[ RadSafe ] Sv (and rems) are NOT restricted to stochastic effects?

Douglas Simpkin dsimpkin at wi.rr.com
Wed Nov 29 16:24:21 CST 2006

Ron Frick wrote:
 >ICRP 60 states: "The equivalent dose is not always the appropriate 
quantity >for use in relation to deterministic effects because the 
values of radiation >weighting factors have been chosen to reflect 
the relative biological >effectiveness (RBE) of the different types 
and energies of radiation in >producing stochastic effects.....

I've done a little digging, and while my references are a bit dated, 
what the hey, so am I.

According to Herb Attix's book on dosimetry, 1986, the 
ICRP-recommended QF for charged particles is related to the collision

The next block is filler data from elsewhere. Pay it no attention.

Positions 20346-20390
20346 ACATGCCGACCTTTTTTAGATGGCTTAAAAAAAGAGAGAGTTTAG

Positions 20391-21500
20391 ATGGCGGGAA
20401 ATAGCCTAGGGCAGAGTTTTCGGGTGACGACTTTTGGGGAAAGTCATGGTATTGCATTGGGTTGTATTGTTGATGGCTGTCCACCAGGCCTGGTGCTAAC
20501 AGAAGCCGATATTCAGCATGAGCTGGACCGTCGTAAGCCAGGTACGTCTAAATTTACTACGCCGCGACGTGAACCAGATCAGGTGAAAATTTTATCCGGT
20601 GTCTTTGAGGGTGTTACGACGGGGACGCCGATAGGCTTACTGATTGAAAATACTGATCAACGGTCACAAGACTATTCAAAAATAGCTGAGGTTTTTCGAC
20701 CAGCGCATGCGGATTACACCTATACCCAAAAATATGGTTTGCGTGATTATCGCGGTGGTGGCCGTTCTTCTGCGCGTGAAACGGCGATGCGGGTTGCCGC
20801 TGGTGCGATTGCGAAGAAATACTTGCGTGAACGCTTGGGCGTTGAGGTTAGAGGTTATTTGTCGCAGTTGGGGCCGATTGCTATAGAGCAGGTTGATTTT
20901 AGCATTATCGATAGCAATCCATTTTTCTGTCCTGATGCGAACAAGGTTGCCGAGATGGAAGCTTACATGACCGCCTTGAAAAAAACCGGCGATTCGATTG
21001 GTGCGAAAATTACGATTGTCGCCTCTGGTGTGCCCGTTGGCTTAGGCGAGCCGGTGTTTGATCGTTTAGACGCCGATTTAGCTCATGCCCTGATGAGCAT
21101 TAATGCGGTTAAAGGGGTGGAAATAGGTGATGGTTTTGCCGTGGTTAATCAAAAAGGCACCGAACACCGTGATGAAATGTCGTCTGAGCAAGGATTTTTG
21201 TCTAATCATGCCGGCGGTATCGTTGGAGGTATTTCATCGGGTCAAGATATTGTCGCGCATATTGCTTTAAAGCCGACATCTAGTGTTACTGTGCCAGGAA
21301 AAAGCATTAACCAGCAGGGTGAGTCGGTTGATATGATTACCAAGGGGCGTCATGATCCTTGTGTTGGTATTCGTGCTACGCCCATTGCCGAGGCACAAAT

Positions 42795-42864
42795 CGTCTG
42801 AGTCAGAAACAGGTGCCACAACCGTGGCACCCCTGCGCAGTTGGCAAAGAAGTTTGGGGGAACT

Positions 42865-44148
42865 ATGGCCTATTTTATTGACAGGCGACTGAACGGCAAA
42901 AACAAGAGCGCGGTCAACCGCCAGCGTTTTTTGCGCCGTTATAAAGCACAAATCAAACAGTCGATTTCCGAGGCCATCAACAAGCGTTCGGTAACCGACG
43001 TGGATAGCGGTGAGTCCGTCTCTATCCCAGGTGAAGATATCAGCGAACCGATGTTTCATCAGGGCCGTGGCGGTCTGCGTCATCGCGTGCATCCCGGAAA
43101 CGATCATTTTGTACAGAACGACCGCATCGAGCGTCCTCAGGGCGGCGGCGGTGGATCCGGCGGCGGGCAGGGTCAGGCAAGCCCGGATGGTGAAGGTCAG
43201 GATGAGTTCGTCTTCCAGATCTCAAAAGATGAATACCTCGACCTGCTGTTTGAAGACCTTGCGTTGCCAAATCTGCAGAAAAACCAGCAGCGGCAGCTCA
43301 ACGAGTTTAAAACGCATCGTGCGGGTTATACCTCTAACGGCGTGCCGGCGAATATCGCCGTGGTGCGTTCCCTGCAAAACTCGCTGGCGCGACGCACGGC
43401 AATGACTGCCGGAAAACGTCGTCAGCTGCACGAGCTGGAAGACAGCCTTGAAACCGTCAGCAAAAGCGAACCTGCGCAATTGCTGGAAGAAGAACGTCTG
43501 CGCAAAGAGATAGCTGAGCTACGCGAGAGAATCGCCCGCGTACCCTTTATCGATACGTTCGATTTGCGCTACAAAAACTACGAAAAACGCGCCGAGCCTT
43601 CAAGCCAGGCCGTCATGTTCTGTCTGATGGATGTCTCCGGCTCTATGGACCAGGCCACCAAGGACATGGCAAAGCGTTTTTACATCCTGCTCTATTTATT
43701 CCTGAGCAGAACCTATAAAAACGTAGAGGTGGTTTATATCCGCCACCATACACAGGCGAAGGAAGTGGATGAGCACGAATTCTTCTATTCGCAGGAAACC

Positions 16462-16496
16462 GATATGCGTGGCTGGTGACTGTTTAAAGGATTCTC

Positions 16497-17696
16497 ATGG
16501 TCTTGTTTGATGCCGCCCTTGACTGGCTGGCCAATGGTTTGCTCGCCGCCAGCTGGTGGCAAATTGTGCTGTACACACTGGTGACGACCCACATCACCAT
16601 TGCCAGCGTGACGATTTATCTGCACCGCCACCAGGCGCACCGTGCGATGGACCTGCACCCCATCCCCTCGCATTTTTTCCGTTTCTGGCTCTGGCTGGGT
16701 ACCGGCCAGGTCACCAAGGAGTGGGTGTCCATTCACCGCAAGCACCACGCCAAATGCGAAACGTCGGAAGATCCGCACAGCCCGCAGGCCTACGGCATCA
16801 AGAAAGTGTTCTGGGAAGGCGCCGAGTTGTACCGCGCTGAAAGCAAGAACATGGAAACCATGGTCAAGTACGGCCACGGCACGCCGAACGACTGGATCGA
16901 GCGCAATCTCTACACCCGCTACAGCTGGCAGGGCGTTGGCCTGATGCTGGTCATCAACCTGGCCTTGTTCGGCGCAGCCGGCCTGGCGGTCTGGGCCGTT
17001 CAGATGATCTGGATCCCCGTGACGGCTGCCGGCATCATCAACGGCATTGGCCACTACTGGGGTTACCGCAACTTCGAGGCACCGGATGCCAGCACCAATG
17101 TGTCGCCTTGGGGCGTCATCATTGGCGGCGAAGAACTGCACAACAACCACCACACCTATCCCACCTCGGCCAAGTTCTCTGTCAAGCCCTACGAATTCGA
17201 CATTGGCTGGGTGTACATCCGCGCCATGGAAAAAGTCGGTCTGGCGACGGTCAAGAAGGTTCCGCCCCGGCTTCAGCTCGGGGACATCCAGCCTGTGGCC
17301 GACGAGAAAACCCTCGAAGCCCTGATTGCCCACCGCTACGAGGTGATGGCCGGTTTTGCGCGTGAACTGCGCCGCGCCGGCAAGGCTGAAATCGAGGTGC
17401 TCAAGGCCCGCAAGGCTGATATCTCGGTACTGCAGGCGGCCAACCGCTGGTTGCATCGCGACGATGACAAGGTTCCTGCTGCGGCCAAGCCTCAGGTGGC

stopping power in water. This is referenced as ICRP pub no. 21, 1971, 
"Data for protection...against external sources. Supp to ICRP Pub 
15." (I do not have the update(s) to this publication to see if 
there's any newer definition.) So radiobiology, RBEs, and 
deterministic and stochastic biological effects be damned. The QF for 
heavy charged particles is defined by physics!

Additionally, Herb quotes from this same ICRP publication that the QF 
should be used "...only for routine radiation protection 
applications, and should not be used in connection with high level 
accidental exposures."

Hmmmm. So here's the fundamental question, the answer to which I 
don't know. Is  the biological effect of a high dose of alphas the 
same as that from a high dose of photons?

Eric Hall ("Radiobiology for the Radiologist" 4th ed. 1994) states 
that for another heavy charged particle "[External beams of] Protons 
have biological properties similar to x rays," this despite the fact 
that the QF for protons is 10.

I'll shut up now and leave confused.

"I thought I made a mistake once, but I was wrong."

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